Not long ago, my fiancee told me about this book she had to read back in high school that she hated for most of her time reading it, yet wound up liking in the end. Wouldn’t you know she found that exact book at a Goodwill for me shortly after mentioning it? Naturally, she made it her mission to make me read it, telling me I couldn’t read any other books until I finished it. I couldn’t help but break that rule, though, because my word this was a slog. She kept promising me it would get better, but I struggled to find a single redeeming element to keep me pushing forward. If this had been assigned reading for me, I would’ve done what I did with Tess of the d’Urbervilles (which our main character amusingly enough teaches his students later on in the book) back in 12th grade AP English and resorted to SparkNotes rather than read any further. I mean, where do I start?
To begin with, Owen Meany himself is an insufferable little twit. To think that anybody, even his friend John Wheelwright, would come to bat (pun intended) for him willingly struck me as increasingly peculiar. All he did was dig his own hole deeper and deeper and push people away further and further, yet people stuck by him for some reason, and in some cases even seemed to celebrate him. It was maddening. He did nothing but start shit with everyone of all ages, friend or foe, and take it to unnecessary extremes, all the while convinced that he simply knew everything, including the day and manner of his own death.
On top of that, he’s a shining example of one of my biggest qualms with the book: the rampant misogyny. I lost track of how many times Owen and John had talks about the breasts of John’s own mother, for instance. In one case, they went about comparing and contrasting the breasts of all the women they knew to hers. Then there’s John’s cousin Hester, who John spends much of the early stages of the novel having inappropriate thoughts about, and who he spends the rest of the novel describing as (I’m paraphrasing) probably drunk and/or shacking up with countless men. Or there’s Owen propositioning another student’s mother for sex because she dared suggest Marilyn Monroe was having sexual relations with JFK??? Or basically any woman in the book being reduced to their sex appeal or lack thereof. One even made Owen pop a boner as the Christ Child during a school play. Like, I get teenagers are sex-crazed, but… I more than reached my limit with this book.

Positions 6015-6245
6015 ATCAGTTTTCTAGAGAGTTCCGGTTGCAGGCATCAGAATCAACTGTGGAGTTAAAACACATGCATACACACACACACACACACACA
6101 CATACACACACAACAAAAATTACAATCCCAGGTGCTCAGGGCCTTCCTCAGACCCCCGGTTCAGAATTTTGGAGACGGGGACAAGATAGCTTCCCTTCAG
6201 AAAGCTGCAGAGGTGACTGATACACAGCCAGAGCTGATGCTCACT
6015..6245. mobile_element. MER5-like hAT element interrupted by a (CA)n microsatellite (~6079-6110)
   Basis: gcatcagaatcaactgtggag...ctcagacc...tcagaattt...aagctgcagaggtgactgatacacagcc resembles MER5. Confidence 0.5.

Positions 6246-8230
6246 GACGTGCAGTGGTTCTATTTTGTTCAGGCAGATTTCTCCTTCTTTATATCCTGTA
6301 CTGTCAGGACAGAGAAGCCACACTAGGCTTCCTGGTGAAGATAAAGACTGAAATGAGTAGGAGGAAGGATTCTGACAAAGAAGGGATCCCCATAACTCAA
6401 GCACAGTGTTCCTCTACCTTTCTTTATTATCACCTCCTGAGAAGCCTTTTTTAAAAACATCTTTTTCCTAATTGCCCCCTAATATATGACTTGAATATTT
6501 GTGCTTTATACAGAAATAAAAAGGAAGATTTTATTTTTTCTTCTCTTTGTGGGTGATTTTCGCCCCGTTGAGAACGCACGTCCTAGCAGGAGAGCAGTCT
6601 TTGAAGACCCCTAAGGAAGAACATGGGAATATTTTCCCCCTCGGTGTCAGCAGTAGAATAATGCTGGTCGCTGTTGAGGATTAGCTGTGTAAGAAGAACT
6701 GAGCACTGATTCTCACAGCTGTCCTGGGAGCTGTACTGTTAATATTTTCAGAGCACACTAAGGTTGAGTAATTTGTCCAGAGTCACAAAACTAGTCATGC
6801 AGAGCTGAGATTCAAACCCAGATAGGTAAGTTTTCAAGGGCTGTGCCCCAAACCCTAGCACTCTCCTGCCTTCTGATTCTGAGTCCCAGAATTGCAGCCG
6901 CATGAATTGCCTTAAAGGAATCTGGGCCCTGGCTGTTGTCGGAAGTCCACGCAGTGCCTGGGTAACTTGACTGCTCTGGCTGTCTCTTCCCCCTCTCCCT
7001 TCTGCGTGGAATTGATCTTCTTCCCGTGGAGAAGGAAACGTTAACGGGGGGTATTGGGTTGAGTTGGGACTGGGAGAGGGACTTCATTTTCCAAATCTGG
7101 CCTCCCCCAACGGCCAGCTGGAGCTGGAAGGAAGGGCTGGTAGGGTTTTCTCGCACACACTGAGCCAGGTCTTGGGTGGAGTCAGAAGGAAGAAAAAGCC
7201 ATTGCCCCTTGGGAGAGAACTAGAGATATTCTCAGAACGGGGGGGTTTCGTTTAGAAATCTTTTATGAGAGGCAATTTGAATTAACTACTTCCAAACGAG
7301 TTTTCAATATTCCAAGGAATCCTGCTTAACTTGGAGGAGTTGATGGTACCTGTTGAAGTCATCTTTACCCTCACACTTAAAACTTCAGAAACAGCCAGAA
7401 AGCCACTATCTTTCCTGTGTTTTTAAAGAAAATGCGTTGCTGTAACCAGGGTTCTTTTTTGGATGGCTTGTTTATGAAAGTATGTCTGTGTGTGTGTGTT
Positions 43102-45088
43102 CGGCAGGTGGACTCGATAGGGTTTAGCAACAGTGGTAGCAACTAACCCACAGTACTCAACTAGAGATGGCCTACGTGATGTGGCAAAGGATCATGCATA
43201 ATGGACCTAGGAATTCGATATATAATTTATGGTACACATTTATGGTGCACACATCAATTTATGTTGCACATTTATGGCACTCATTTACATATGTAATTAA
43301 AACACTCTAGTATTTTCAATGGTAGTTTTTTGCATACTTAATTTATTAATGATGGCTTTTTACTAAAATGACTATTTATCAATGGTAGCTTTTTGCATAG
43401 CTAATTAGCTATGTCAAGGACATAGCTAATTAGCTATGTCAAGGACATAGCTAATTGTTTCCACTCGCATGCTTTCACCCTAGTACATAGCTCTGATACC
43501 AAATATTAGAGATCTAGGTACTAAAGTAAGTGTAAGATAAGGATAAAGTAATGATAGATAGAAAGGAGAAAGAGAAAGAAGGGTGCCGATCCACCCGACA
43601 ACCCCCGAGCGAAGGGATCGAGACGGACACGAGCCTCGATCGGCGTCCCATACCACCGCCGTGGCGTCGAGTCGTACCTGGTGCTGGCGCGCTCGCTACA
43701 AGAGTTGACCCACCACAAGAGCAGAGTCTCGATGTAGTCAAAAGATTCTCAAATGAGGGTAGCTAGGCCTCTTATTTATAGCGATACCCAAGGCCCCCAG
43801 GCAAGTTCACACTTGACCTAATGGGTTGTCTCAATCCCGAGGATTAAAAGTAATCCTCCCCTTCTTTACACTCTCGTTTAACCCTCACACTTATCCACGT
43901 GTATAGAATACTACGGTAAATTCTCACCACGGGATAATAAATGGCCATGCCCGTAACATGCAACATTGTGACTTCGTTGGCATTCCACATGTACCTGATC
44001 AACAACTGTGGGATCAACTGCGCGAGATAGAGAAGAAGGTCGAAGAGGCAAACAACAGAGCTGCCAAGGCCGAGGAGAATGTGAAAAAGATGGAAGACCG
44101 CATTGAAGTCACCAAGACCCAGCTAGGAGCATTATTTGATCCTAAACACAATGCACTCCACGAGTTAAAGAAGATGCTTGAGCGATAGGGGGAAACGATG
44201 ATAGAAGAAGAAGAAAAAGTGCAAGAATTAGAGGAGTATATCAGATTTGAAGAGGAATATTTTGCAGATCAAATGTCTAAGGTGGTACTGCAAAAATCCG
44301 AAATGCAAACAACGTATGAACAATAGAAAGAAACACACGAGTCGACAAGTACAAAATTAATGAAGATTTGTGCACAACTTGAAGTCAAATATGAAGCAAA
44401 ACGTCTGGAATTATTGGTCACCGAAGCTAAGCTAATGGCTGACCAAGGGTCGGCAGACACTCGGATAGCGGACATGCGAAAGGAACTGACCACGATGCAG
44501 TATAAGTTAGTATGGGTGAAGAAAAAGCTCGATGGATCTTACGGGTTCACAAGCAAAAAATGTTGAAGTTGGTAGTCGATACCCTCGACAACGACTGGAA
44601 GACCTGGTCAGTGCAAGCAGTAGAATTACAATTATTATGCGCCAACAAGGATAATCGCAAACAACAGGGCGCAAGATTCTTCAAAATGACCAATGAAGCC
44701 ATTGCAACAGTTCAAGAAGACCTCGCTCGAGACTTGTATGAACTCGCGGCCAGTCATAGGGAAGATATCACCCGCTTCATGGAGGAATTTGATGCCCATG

Next there was the endless ranting about politics. It felt like half this book was John just giving us an angry history lesson about Ronald Reagan. I get the parts about the Vietnam war when we get to that, since it’s directly relevant to their own story, but I think most of the other historical bull cocky could’ve been excised without anything of worth being lost. It felt too soap-boxy for my tastes and I skimmed those sections as fast as I possibly could. I don’t read fiction to be preached to, or to get taught history. Please, just get back to your actual story.
Lastly, without being too spoilery, I’ll say that while things do “come together” at the end (as my fiancee told me), the end result is worse as opposed to better for me. The revelations you get, one after the other, left me shaking my head in disbelief, and not in a good way. I would rather the mystery of John’s father have remained a mystery, for example. And the shocking news about Owen in particular had me wanting to rage quit the book. The rest of Owen’s story was groan worthy, but that extra added detail was just a heaping helping of WTF.
Having read this book, I can safely say that I will actively avoid any and all books by John Irving from here on out, since this is supposedly one of his best. Please tell me if that’s wrong of me, if his other works are markedly different. I sincerely doubt it, but I’m willing to reconsider.